In his book You Are What You Love, James K. A. Smith references the work of Timothy Wilson, a psychologist at the University of Virginia, writing:
At one point Wilson wagers that only about 5 percent of what we do in a given day is the outcome of conscious, deliberate choices we make, processed by that snowball on the tip of the iceberg that is human consciousness. The rest of our actions and behaviors are managed below the surface, by all sorts of learned yet now unconscious ways of intending and navigating the world. Psychologists refer to these acquired, unconscious habits as “automaticities,” for the same reason Aristotle called them “second nature”: because these are ways that we move in the world without thinking about it. The language of automaticity isn’t meant to reduce us to machines or robots; it’s meant to describe how we acquire ways of navigating the world that become built in, so to speak. (pp. 34-35)
As an example, Smith observes the nature of a common daily activity: driving. When I first learn to drive, it seems a rather mechanical process, and as a driver I tend to think through each move, each decision. But after time I do these things without having to consciously think about them. I develop driving habits.
In like manner, we develop personal character — “…your character is the web of dispositions you’ve acquired (virtues and vices) that work as automaticities, disposing you to act in certain ways (p. 36).
The next step is to realize that we acquire some of these disposition consciously — like when we decide to take up driving, or playing the piano, or learning to play golf. However,
…we can acquire automaticities unintentionally; that is, dispositions and habits can be inscribed in our unconscious if we regularly repeat routines and rituals that we fail to recognize as formative “practices.” So there can be all sorts of automating going on that we do not choose and of which we are not aware but that nevertheless happen because we are regularly immersed in environments loaded with such formative rituals.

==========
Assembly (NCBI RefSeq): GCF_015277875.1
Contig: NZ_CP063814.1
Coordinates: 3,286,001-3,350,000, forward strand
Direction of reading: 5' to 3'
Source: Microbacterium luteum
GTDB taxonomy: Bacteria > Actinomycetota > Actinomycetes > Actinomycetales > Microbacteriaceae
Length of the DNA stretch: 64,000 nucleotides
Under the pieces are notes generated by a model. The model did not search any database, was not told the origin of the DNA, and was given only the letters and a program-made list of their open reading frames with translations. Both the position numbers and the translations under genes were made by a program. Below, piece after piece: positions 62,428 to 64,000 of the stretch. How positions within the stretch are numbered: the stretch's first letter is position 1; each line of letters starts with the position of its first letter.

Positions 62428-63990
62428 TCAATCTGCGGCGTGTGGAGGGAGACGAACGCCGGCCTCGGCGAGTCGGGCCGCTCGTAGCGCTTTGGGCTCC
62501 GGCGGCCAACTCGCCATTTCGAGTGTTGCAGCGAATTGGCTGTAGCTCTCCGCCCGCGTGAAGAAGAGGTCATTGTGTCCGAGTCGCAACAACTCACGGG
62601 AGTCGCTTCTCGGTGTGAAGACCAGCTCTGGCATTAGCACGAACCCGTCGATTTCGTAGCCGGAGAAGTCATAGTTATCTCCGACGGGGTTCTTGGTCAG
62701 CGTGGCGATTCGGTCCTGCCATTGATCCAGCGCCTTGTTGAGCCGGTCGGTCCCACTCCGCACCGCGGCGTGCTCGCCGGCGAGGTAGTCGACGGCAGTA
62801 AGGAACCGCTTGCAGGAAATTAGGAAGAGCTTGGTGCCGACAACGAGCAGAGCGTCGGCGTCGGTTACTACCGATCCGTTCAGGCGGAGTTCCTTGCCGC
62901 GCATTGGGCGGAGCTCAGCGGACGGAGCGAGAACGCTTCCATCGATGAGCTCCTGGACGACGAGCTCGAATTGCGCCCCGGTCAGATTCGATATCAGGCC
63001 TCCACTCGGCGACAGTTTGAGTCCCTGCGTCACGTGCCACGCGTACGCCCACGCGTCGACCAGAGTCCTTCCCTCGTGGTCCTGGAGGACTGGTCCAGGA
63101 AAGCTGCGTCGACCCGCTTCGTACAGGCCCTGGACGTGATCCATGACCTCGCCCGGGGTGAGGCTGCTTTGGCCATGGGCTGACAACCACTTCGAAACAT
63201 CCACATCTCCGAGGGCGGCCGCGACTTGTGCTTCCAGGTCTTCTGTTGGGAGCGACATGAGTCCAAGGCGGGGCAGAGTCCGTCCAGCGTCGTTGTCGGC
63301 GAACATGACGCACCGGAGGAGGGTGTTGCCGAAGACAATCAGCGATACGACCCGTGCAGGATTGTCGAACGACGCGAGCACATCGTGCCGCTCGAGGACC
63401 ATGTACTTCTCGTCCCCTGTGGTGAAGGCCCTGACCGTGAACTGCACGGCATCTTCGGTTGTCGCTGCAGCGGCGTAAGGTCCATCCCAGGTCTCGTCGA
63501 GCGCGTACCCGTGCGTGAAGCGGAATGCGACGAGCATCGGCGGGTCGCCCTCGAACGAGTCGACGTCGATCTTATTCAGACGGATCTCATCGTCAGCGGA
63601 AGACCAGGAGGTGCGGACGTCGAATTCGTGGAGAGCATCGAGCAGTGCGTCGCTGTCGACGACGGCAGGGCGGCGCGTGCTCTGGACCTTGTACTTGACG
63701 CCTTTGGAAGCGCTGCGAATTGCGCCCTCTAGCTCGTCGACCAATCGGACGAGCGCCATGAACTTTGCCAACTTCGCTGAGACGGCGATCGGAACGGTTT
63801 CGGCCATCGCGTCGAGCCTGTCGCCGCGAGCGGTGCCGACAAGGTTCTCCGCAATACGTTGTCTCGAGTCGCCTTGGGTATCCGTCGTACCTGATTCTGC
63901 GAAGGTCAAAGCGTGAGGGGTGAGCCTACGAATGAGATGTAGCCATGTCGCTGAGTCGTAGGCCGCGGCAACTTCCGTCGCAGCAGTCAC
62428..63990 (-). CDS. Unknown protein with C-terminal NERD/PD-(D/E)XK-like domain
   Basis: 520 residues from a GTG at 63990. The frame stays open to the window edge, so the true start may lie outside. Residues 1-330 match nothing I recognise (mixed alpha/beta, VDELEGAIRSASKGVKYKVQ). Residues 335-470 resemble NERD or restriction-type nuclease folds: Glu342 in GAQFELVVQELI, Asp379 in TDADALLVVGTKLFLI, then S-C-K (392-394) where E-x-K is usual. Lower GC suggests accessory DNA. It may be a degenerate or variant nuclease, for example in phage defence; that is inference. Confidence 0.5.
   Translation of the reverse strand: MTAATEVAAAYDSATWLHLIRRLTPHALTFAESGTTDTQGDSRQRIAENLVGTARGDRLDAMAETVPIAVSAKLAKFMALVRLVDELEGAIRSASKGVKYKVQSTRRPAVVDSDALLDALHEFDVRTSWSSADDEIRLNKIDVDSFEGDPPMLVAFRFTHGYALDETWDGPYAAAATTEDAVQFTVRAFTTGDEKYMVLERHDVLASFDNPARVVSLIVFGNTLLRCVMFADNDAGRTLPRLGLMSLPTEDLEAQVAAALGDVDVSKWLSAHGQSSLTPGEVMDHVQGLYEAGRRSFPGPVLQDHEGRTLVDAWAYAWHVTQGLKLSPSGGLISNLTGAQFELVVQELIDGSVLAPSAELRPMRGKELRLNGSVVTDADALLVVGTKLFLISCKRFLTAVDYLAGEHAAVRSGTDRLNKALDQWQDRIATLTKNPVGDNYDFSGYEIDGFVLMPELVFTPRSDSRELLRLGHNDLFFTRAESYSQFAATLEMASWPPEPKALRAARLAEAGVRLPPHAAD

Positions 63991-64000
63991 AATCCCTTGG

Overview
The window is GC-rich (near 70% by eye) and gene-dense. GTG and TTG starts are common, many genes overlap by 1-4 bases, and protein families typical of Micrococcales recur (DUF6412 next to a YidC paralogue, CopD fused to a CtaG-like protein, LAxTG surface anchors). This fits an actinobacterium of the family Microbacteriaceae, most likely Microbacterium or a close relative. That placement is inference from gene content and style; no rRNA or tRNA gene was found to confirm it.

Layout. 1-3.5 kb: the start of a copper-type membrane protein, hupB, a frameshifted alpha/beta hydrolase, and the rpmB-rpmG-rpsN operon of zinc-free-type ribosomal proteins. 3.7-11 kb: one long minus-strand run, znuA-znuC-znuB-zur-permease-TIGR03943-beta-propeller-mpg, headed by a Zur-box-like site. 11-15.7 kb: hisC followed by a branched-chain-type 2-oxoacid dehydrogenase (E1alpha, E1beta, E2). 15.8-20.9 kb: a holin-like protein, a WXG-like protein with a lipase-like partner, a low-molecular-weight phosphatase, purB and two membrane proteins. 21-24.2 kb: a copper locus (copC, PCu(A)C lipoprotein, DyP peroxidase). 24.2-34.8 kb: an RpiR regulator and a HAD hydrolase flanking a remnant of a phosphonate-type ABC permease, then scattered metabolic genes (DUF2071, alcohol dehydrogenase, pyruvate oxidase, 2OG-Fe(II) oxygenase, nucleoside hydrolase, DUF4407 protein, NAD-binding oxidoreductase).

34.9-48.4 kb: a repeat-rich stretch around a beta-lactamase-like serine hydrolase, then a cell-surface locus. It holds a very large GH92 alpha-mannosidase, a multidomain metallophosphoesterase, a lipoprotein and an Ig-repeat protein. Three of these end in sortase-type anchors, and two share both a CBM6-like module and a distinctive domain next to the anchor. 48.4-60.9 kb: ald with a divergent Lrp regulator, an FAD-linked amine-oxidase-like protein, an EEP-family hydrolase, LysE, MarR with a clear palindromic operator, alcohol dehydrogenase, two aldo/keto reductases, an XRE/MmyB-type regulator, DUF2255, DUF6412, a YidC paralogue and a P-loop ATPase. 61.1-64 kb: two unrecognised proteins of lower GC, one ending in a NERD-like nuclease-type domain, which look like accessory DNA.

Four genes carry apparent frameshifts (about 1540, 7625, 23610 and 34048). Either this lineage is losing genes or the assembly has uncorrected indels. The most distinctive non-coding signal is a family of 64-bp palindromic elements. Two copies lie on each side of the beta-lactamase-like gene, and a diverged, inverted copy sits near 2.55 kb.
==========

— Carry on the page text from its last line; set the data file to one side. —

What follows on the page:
…Some cultural practices will be effectively training your loves, automating a kind of orientation to the world that seeps into your unconscious ways of being. That’s why you might not love what you think; you might not love what that snowball of thinking on the tip of the iceberg tells you that you love. (pp. 36-37)
Smith notes that we are immersed in all sorts of natural and secular “liturgies” every day, character-forming environments in which we participate by engaging in “practices” that have become, essentially, second-nature to us. Not all of these are bad, by any means, but many of the liturgies and practices that shape us in a flawed and foolish world mold our hearts to long for an improper or incomplete view of the “good life” God intended when he created us. The process of spiritual formation, then, must involve immersing myself in other liturgies, other practices that form our hearts around love for God and our neighbors.
In this light, I thought Mule’s comment on yesterday’s post was particularly enlightening: